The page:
1. (00:04:24) Helmet/House of Pain - Just Another Victim
2. (00:04:28) De La Soul/Teenage Fanclub - Fallin'
3. (00:03:08) Living Colour/Run-D.M.C. - Me, Myself & My Microphone
4. (00:04:36) Biohazard/Onyx - Judgment Night
5. (00:04:59) Ice-T/Slayer - Disorder
6. (00:04:25) Boo-Yaa T.R.I.B.E./Faith No More - Another Body Murdered
7. (00:03:52) Cypress Hill/Sonic Youth - I Love You Mary Jane
8. (00:04:02) Mudhoney/Sir Mix-A-Lot - Freak Momma
9. (00:03:59) Del tha Funkee Homosapien/Dinosaur Jr. - Missing Link
10. (00:04:26) Fatal/Therapy? - Come and Die
11. (00:03:30) Cypress Hill/Pearl Jam - Real Thing
Included.............: NFO, M3U
Playing Time.........: 00:45:49
Total Size...........: 104.95 MB
It's no coincidence that as the Reagan regime was polarizing the country along racial lines in the early '80s, commercial radio began systematically dividing its demographic pie in the same way. Pop music's family tree split down the middle, seemingly for good. But now two of that tree's far-flung branches – rock and rap – are joining up again. Imagine the possibilities. Rap-rock fusion is nothing new, of course – the very earliest rappers dropped in records such as Billy Squier's "Big Beat." And the big beat is what unites all the groups on the mighty soundtrack to Judgment Night, which features 11 full-fledged collaborations between hip-hop musicians and rock bands, most of them from the more metallic edge of so-called alternative rock. Cypress Hill mix it up with Pearl Jam, Helmet kick with House of Pain, Ice-T throws down with Slayer.
Long before Public Enemy and Anthrax united for a version of P.E.'s "Bring the Noise" in 1991, Run-D.M.C. unveiled the pioneering "Rock Box" (1984) and their landmark collaboration with Aerosmith on "Walk This Way" (1986). In 1986 as well, the Beastie Boys sampled Led Zeppelin on Licensed to Ill and later went on to bring rap rock to some sort of apotheosis on last year's brilliant Check Your Head. This year, the apoplectic rap group Onyx exhort fans to "slam" on their latest single, rap auteurs the Butcher Brothers (Schoolly D, Cypress Hill) produced the new Urge Overkill album and Lollapaloozers dug both Arrested Development and Alice in Chains. The two camps even wear the same baggy pants and baseball caps.
Rap rock rises as the two most innovative pop-music forms eye creative burnout and seize the opportunity to improve the stock with a hybrid. The two genres dip from a common well of alienation, hence a teaming like rapper (and leader of his own hardcore band, Body Count) Ice-T and the apocalyptic thrash-metal outfit Slayer (who roar, "We don't want your war," even though their music was a virtual soundtrack for Operation Desert Storm). For white kids, it's now more rebellious than ever to embrace black culture. Likewise, resourceful rappers are looking for new sounds, a hard edge and crossover appeal; after all, whites purchase the majority of rap records. And rappers are more musically broad-minded than antirappers might think – how do you think they find all those cool samples?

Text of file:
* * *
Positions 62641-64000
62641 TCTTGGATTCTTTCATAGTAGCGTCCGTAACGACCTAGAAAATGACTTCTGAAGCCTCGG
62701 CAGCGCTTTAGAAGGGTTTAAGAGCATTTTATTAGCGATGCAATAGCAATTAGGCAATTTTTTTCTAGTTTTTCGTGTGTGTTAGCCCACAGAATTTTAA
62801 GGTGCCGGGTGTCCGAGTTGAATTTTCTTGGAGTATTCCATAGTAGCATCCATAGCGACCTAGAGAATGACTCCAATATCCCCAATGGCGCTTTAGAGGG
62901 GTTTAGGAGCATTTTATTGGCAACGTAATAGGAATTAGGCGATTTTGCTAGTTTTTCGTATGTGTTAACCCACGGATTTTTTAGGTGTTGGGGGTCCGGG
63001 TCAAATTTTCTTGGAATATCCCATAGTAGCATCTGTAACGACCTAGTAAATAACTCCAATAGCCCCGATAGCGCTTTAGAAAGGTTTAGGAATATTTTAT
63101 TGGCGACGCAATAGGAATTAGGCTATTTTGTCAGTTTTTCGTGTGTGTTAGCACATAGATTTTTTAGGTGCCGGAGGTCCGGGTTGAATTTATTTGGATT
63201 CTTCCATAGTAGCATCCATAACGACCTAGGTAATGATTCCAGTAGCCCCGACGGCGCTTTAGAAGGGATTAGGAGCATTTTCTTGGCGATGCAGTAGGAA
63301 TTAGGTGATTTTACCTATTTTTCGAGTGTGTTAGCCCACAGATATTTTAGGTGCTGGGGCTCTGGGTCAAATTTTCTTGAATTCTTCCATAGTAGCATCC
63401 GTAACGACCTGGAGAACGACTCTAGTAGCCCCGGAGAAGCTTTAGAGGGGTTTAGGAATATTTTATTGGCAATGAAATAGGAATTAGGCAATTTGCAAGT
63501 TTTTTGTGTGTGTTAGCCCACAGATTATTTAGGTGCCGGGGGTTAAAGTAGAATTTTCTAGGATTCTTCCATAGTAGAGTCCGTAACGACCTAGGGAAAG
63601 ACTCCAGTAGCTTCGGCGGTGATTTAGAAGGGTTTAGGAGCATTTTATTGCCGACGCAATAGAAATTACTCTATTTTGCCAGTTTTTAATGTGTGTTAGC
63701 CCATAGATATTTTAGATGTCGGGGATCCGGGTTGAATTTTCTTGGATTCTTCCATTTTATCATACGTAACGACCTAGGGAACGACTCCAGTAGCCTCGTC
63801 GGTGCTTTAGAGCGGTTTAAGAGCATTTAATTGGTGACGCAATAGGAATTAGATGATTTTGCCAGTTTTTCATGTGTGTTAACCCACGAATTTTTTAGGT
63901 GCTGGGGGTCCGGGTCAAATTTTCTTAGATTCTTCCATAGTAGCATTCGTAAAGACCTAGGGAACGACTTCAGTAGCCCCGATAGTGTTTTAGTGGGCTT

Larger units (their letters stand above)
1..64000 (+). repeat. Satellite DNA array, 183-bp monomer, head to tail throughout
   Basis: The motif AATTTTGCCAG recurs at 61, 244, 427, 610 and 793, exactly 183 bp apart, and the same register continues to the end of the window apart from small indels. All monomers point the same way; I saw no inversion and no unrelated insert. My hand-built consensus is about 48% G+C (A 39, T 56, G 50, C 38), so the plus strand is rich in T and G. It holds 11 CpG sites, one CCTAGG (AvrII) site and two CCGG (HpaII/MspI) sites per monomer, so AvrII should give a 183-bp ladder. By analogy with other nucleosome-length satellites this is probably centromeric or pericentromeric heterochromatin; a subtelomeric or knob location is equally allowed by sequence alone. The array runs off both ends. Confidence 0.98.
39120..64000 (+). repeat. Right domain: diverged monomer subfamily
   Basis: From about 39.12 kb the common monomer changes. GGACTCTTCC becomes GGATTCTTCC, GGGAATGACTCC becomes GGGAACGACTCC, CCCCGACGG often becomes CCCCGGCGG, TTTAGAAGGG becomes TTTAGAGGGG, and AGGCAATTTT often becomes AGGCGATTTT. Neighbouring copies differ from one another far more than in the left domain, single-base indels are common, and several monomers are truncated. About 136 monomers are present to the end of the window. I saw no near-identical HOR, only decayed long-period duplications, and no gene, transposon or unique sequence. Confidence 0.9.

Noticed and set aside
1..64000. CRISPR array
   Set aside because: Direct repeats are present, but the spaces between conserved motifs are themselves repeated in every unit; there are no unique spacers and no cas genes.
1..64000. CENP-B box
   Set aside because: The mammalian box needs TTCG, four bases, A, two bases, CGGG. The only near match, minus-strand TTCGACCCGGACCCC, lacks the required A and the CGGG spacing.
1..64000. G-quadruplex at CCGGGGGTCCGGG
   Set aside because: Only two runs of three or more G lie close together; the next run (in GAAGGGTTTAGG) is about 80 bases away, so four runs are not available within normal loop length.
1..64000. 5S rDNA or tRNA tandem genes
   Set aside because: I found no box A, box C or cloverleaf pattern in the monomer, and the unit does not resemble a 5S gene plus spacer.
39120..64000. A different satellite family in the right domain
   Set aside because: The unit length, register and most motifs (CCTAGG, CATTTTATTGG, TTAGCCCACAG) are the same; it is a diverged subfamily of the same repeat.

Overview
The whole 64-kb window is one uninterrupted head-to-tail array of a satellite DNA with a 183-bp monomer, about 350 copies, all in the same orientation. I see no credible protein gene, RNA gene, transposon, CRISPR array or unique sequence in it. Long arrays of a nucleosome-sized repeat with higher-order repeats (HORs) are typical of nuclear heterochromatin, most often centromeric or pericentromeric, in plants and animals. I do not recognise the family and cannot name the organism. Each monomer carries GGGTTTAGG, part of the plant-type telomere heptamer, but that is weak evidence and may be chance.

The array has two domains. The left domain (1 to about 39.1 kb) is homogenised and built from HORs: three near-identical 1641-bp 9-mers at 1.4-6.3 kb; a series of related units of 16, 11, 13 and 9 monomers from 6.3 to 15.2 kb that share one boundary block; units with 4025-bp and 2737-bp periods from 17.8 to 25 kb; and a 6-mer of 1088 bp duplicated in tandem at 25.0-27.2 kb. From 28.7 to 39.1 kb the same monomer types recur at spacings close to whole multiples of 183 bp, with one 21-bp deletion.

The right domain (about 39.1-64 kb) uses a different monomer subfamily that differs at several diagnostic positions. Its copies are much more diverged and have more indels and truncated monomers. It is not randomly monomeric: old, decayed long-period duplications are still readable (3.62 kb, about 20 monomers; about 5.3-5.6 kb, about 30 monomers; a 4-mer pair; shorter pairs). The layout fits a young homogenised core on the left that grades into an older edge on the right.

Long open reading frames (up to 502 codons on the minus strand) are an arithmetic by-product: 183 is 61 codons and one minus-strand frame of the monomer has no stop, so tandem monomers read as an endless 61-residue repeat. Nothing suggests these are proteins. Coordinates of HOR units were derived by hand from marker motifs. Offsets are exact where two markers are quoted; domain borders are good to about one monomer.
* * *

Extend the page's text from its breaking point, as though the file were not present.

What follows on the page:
Oh, to have been a fly on the wall at these sessions. "Me, Myself and My Microphone" is a crackerjack Gotham teaming of Living Colour and Run-D.M.C., both forefathers of rap rock; on that track a deft sample of Run-D.M.C.'s own "Hollis Crew" punctuates a pulverizing metal riff. Scottish college-rock darlings Teenage Fanclub and De La Soul ride one simple, lazy, hazy groove to summer-pop perfection on "Fallin'," a poignant tale of a washed up rapper who's lost his muse. On "Just Another Victim," Helmet lead barker Page Hamilton and House of Pain rapper Everlast take their own fervid approaches to the same sheet-metal guitar onslaught, riddled with nasty percussion samples.
Over the slammin' drum loop of "Another Body Murdered," Faith No More subvert the bravado of Samoan rappers Boo-Yaa T.R.I.B.E. with a doomy piano figure, bloodcurdling screams and a corny horror-flick vocal line. Another odd couple, Del tha Funky Homosapien and Dinosaur Jr, collaborate on "Missing Link." Del raps over a loose-limbed funk line, while Dinosaur Jr's J Mascis cuts in a croaky vocal obbligato, dollops of wah-wah and a guitar solo that aptly quotes "Purple Haze." One of the best cuts comes from the unlikeliest pairing: proto-grunge rockers Mudhoney and their pygo-philic Seattle homeperson Sir Mix-a-Lot. "Freak Momma" is a gleeful, rockin' slice of what can only be described as garage rap.
Riding a lopsided groove that rolls along like an unbalanced tire, Sonic Youth and Cypress Hill team for "I Love You Mary Jane," an ode to America's latest retro drug craze. Except for an incantatory Kim Gordon vocal hook and a little guitar art around the edges, the Hill apparently ruled the tune. Not so for "Real Thing," the tokin' rappers' thoroughly on-the-one collaboration with Pearl Jam, which closes the album on a visceral note of rock abandon and rap attack.
In its own inbred, fifth-generation way, Judgment Night's bracing rap rock is like the wedding of hillbilly and "race" music that started the whole thing in the first place. It may not be as culturally momentous as the very birth of rock & roll, but it's an inspiring rebirth, and these days, you take what you can get.
* Rolling Stone (9/30/93, p.100) - 4/5 stars - Excellent -"Judgment Night's bracing rap rock is like the wedding of hillbilly and `race' music that started the whole thing in the first place....It's an aspiring re-birth."
* Entertainment Weekly (9/24/93, p.93) - "...can't vouch for the film, but the album is a MUST..." - Rating: A
* Q magazine (11/93, p.122) - 3/3 stars - Good - "[Judgment Night] suggests that the future for both metal and rap as a kind of agit prop soapbox style is secure."
* Musician (11/93, p.88) - "Tear down a few walls and it's amazing what tumbles out."